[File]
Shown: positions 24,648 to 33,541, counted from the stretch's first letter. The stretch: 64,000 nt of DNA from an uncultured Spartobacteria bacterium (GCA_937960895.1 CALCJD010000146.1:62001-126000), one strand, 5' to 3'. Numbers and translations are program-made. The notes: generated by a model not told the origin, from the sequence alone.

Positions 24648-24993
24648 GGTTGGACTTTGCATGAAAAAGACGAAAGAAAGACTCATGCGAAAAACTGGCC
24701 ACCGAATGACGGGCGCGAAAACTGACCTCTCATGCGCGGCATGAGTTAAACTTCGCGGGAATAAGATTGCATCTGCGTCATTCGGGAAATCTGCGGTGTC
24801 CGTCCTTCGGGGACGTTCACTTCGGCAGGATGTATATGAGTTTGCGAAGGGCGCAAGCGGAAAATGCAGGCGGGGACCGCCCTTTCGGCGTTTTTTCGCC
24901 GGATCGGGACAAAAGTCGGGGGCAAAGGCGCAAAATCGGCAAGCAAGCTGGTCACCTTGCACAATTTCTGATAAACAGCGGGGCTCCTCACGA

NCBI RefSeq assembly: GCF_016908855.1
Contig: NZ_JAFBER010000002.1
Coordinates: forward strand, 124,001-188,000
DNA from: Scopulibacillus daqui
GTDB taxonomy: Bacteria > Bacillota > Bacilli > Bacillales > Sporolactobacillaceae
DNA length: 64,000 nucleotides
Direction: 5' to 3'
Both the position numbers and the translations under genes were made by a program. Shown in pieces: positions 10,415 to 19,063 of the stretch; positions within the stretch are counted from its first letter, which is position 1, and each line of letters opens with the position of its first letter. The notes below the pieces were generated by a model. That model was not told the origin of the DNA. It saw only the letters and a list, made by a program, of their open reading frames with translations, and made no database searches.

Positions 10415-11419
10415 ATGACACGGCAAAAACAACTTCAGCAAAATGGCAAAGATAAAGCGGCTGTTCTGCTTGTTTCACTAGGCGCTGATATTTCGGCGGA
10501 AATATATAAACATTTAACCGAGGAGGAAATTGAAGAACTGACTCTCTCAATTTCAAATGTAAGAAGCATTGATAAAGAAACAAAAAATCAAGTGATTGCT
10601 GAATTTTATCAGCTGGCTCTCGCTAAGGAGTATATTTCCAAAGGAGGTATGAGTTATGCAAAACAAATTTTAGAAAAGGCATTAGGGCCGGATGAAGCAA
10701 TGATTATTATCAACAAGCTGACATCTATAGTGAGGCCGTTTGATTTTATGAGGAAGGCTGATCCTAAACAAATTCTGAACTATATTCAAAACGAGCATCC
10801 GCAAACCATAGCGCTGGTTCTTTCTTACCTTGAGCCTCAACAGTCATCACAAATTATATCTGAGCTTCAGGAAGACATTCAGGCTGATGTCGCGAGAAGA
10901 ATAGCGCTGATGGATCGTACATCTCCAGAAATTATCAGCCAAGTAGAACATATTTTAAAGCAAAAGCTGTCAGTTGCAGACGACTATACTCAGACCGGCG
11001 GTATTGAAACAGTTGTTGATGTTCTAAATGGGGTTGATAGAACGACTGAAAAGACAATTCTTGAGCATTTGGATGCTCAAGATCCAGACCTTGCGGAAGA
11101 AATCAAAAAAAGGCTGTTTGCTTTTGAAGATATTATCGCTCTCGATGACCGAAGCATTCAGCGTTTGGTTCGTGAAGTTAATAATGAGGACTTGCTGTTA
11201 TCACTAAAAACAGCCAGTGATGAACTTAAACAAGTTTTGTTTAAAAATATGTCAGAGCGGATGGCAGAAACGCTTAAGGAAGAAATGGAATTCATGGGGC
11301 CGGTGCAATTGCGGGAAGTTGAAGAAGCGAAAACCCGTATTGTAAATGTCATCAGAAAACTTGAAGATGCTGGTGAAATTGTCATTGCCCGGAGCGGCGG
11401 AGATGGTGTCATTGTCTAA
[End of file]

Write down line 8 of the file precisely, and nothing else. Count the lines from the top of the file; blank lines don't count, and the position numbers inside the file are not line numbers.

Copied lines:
Contig: NZ_JAFBER010000002.1